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scrutiny

[ skroot-n-ee ]
/ ˈskrut n i /
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noun, plural scru·ti·nies.
a searching examination or investigation; minute inquiry.
surveillance; close and continuous watching or guarding.
a close and searching look.
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Origin of scrutiny

First recorded in 1400–50; late Middle English, from Latin scrūtinium “a search, inquiry, investigation,” derivative of scrūtārī “to search thoroughly”

synonym study for scrutiny

1. See examination.

historical usage of scrutiny

Scrutiny and its related words scrutable and scrutinize come from the Late Latin noun scrūtinium “physical search (of a place) for something hidden.”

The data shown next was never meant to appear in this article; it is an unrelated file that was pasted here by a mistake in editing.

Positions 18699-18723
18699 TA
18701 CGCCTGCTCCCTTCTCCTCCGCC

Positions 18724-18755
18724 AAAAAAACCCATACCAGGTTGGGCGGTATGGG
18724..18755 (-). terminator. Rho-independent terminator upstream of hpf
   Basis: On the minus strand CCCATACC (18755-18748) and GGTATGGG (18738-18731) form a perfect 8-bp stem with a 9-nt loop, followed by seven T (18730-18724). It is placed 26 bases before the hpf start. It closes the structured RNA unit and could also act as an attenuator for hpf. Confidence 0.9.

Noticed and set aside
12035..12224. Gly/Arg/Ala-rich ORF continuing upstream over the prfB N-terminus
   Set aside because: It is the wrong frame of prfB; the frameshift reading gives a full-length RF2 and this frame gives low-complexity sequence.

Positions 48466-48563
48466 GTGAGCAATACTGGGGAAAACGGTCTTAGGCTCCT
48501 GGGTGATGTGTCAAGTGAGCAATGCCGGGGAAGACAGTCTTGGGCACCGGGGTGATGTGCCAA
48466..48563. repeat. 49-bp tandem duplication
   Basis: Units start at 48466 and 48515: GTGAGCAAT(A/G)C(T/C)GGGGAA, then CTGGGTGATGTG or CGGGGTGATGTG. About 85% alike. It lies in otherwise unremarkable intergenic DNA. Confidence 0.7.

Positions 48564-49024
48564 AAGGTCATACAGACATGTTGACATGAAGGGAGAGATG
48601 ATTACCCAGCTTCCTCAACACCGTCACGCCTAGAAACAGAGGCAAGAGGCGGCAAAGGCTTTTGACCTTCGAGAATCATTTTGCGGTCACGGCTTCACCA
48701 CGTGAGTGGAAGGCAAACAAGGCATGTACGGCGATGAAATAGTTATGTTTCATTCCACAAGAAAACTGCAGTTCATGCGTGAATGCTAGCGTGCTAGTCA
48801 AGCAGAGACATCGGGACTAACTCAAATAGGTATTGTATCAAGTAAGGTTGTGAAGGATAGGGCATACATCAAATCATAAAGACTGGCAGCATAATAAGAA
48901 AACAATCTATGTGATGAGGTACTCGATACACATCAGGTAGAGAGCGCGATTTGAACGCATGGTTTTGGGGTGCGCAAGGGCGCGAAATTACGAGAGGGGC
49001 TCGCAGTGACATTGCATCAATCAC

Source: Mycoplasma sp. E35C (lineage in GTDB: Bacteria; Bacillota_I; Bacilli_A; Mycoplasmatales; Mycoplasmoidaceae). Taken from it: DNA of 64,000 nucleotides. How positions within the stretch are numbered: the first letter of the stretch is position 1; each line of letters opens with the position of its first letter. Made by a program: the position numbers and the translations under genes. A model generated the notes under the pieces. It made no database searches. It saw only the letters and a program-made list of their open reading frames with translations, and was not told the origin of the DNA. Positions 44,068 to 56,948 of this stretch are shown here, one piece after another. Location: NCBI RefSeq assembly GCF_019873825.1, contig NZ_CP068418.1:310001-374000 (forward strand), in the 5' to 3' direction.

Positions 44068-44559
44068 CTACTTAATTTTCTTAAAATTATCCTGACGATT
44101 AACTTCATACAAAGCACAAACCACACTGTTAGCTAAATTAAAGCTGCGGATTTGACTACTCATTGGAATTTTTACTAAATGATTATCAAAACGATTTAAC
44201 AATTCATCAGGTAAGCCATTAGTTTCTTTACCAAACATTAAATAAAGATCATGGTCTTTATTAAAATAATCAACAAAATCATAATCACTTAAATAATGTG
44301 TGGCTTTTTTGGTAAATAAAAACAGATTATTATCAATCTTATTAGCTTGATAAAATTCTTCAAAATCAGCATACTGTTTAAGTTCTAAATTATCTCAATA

Scrūtinium is a derivative of the verb scrūtārī, having a verbal meaning corresponding to scrūtinium, but whose original meaning was “to sort through rags, junk, or trash” ( scrūta, a neuter plural noun, means “rubbish, trash”), which is very applicable to modern politics. And the earliest sense of scrutiny in English happens to be “the formal taking of votes.”

OTHER WORDS FROM scrutiny

non·scru·ti·ny, noun, plural non·scru·ti·nies.re·scru·ti·ny, noun, plural re·scru·ti·nies.self-scru·ti·ny, noun
Dictionary.com Unabridged Based on the Random House Unabridged Dictionary, © Random House, Inc. 2021

How to use scrutiny in a sentence

British Dictionary definitions for scrutiny

scrutiny
/ (ˈskruːtɪnɪ) /

noun plural -nies
close or minute examination
a searching look
  1. (in the early Christian Church) a formal testing that catechumens had to undergo before being baptized
  2. a similar examination of candidates for holy orders

Word Origin for scrutiny

C15: from Late Latin scrūtinium an investigation, from scrūtārī to search (originally referring to rag-and-bone men), from scrūta rubbish
Collins English Dictionary - Complete & Unabridged 2012 Digital Edition © William Collins Sons & Co. Ltd. 1979, 1986 © HarperCollins Publishers 1998, 2000, 2003, 2005, 2006, 2007, 2009, 2012
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